Think Again: Upon Arrival | JT 26.2
Posted by Ravi Zacharias, on February 23, 2018
Topic: Just Thinking Magazine
Years ago, my family and I were visiting the city of Bedford, England. In the heart of Bedford stands a larger-than-life statue of the famed seventeenth-century author John Bunyan. In fact, so imposing is the size of that sculpture that someone had painted bold, gigantic white footsteps from the edifice all the way to the public toilets. The message implied, sarcastically or otherwise, was that Bunyan still lives.
Any reader of literature knows that though Bunyan has long been dead, his brilliant work, The Pilgrim’s Progress, does indeed live on. That book has been translated into more languages than any other book in history, with the exception of the Bible.
So my family and I wandered through the museum built to his memory, where there was exhibited a copy of the book in every language in which it had been printed. We were quite impressed by the people of various nationalities engrossed in the display, walking from room to room, studying the exhibits.
As I was leaving, I commented to the woman at the front desk, “Isn’t it amazing that a simple little book from the hands of a mender of pots and pans has won such worldwide acclaim?”
She paused and said, “I suppose that is true, but I must confess that I haven’t read it.”
If there hadn’t been a hard floor beneath me, I would have voluntarily fainted. Unable to help myself, I asked her, “Why not?”
“I found it too difficult, I suppose,” came the very dispassionate reply.
If shock were to be measured along a scale, at this point, I was nearly off the chart. What does one say to the person who sells tickets to a museum, the existence of which is owed to one book, while she herself has left the work unread? I recommended that for the sake of sheer curiosity, if not propriety, she might at least try the children’s version so she could get a mild taste of what the interest was all about.
Bunyan’s classic tale is a shrewd and an insightful allegory of the journey of life. Christian, the lead character who represents each of us as pilgrims, struggles with a heavy burden. He encounters the testing of Vanity Fair, the Slough of Despond, and so on. It is only when Christian reaches the foot of the cross at the top of the hill that his burden falls off him.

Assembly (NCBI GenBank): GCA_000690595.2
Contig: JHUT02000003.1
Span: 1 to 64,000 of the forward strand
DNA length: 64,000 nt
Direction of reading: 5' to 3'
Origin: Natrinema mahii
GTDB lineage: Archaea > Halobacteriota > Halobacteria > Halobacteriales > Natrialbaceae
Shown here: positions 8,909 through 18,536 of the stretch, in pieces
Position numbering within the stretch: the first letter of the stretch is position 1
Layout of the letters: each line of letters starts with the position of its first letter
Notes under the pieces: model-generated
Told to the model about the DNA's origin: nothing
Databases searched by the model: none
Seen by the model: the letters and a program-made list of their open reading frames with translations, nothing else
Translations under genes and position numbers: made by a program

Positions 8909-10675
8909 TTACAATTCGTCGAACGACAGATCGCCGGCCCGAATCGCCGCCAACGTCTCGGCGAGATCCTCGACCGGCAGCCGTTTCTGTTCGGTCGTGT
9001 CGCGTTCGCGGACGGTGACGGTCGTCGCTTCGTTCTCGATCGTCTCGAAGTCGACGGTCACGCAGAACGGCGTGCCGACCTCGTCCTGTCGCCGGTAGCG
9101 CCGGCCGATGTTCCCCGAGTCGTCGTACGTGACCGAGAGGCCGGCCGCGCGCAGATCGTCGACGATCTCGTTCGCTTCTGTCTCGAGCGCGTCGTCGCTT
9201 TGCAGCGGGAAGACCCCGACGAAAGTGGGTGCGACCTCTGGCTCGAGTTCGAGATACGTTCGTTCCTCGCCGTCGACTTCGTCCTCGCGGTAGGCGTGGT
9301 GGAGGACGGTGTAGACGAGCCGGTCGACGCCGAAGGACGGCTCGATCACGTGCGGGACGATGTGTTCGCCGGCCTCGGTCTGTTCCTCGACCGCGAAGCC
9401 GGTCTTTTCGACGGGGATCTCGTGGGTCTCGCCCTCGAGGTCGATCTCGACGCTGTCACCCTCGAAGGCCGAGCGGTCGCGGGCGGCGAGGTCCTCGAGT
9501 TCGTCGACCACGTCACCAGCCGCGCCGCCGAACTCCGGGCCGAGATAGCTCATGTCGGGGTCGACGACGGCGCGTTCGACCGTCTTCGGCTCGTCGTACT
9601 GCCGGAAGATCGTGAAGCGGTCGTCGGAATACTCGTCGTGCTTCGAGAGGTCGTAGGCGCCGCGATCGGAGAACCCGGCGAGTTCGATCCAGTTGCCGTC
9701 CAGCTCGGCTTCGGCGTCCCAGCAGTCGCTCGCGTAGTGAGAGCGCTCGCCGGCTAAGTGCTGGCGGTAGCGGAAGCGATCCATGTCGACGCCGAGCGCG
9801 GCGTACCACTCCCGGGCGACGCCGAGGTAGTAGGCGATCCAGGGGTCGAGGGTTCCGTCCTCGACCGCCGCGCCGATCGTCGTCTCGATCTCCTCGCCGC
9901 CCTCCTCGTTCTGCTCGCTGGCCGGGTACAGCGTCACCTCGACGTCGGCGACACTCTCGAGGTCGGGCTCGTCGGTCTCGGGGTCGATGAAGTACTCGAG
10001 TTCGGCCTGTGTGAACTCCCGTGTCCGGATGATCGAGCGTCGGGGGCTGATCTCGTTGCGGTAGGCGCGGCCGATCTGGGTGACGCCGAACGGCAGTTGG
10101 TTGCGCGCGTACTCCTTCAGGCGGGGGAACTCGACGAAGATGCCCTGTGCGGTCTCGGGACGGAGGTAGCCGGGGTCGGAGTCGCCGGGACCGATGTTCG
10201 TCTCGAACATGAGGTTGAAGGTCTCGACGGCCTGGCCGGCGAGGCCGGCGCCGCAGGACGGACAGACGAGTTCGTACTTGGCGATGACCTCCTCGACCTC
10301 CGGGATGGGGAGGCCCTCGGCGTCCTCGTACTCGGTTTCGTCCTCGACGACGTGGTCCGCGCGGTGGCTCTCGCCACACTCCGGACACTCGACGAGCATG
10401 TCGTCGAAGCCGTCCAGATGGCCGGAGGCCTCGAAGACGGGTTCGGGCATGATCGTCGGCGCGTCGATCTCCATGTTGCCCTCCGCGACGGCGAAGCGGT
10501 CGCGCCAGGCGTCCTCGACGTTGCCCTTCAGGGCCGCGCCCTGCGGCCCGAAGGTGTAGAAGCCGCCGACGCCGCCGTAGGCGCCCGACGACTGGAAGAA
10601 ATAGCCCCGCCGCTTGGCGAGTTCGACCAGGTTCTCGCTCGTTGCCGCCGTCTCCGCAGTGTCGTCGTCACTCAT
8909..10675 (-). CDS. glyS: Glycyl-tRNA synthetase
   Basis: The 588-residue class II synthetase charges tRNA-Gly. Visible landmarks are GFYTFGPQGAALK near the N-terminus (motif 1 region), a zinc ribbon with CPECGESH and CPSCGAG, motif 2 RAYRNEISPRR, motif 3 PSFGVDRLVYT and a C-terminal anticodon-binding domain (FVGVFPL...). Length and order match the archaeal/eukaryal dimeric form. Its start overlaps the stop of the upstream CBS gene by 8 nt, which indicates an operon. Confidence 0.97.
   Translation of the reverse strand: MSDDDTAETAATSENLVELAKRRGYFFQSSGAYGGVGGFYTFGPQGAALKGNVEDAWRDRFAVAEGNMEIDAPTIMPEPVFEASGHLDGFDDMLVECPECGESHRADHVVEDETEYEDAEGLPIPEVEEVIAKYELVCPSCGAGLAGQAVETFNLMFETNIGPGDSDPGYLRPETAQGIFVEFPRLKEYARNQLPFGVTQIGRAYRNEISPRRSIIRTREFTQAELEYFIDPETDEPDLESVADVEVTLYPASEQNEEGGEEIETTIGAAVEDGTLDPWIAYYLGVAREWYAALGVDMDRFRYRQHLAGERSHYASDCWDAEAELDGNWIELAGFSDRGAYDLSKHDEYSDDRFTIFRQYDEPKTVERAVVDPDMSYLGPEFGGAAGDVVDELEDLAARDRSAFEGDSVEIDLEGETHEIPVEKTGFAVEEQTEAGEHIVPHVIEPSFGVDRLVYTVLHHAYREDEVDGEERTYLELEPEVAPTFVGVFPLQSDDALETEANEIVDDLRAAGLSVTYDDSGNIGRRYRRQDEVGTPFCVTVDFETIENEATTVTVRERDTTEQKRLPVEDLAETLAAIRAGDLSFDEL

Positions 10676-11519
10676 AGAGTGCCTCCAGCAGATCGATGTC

But the journey doesn’t end there. Bunyan writes,
Then he stood still for a while to look with wonder and amazement; for it was so surprising to him that the sight of the Cross should accomplish the release of his burden. Therefore he looked again and again, even until inward springs of water flowed down his cheeks. Now as he stood looking and weeping, behold three Shining Ones approached and saluted him with the benediction, “Let peace be upon you.”
So the first Shining One said to him, “Your sins have been forgiven.” The second stripped Christian of his rags and clothed him with a complete change of garment. The third also set a mark upon his forehead, and gave him a scroll with a seal on it, which he directed should be looked at as he ran and handed in upon arrival at the gate of the Celestial City.
The first angel meets his spiritual need; the second addresses his physical needs, and the third engages his intellectual needs with a map to guide and instruct him along the journey. The Christian’s walk involves all three areas of life: the spiritual, the practical, and the intellectual. These are not mutually exclusive.
Yet, like the employee in the Bedford museum who had not read the works responsible for the museum’s very existence, we may disregard the very author of our lives and the reason for our own existence. This is not only true of skeptics but of confessing believers and followers of Christ as well.
So may we hold fast daily to his Word and his Spirit’s indelible mark upon on us at the foot of the cross as his dearly loved children! God’s Word and his indwelling presence are given to us to inform, enrich, teach, correct, and guide us to the “Celestial City.” If we lose sight of these realities, we have lost the light that guides us on the journey, whether it is through the valley or around a hope-filled bend.
But oh, too, rejoice in the tenderness of God’s gifts to us! He is complete, and thus are we, in what He gives to you and me: He forgives us. He robes us. And he guides us home—with the seal of his very Spirit upon us, both now and when we arrive to meet Him face to face.